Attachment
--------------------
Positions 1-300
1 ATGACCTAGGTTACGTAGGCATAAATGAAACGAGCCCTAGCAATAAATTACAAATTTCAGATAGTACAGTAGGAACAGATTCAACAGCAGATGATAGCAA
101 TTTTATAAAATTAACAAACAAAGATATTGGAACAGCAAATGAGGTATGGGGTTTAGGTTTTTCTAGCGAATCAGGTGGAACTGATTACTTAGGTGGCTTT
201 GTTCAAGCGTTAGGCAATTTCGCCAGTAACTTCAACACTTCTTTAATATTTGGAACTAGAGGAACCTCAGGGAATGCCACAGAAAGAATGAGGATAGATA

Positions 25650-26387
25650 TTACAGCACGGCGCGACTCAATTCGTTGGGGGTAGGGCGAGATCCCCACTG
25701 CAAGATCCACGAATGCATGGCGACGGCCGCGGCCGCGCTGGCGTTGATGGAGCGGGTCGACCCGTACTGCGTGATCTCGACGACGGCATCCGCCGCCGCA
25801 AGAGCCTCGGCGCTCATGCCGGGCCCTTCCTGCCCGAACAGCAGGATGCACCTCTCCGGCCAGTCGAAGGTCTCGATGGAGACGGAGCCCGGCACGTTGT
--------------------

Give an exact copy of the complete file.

Positions 1-300
1 ATGACCTAGGTTACGTAGGCATAAATGAAACGAGCCCTAGCAATAAATTACAAATTTCAGATAGTACAGTAGGAACAGATTCAACAGCAGATGATAGCAA
101 TTTTATAAAATTAACAAACAAAGATATTGGAACAGCAAATGAGGTATGGGGTTTAGGTTTTTCTAGCGAATCAGGTGGAACTGATTACTTAGGTGGCTTT
201 GTTCAAGCGTTAGGCAATTTCGCCAGTAACTTCAACACTTCTTTAATATTTGGAACTAGAGGAACCTCAGGGAATGCCACAGAAAGAATGAGGATAGATA

Positions 25650-26387
25650 TTACAGCACGGCGCGACTCAATTCGTTGGGGGTAGGGCGAGATCCCCACTG
25701 CAAGATCCACGAATGCATGGCGACGGCCGCGGCCGCGCTGGCGTTGATGGAGCGGGTCGACCCGTACTGCGTGATCTCGACGACGGCATCCGCCGCCGCA
25801 AGAGCCTCGGCGCTCATGCCGGGCCCTTCCTGCCCGAACAGCAGGATGCACCTCTCCGGCCAGTCGAAGGTCTCGATGGAGACGGAGCCCGGCACGTTGT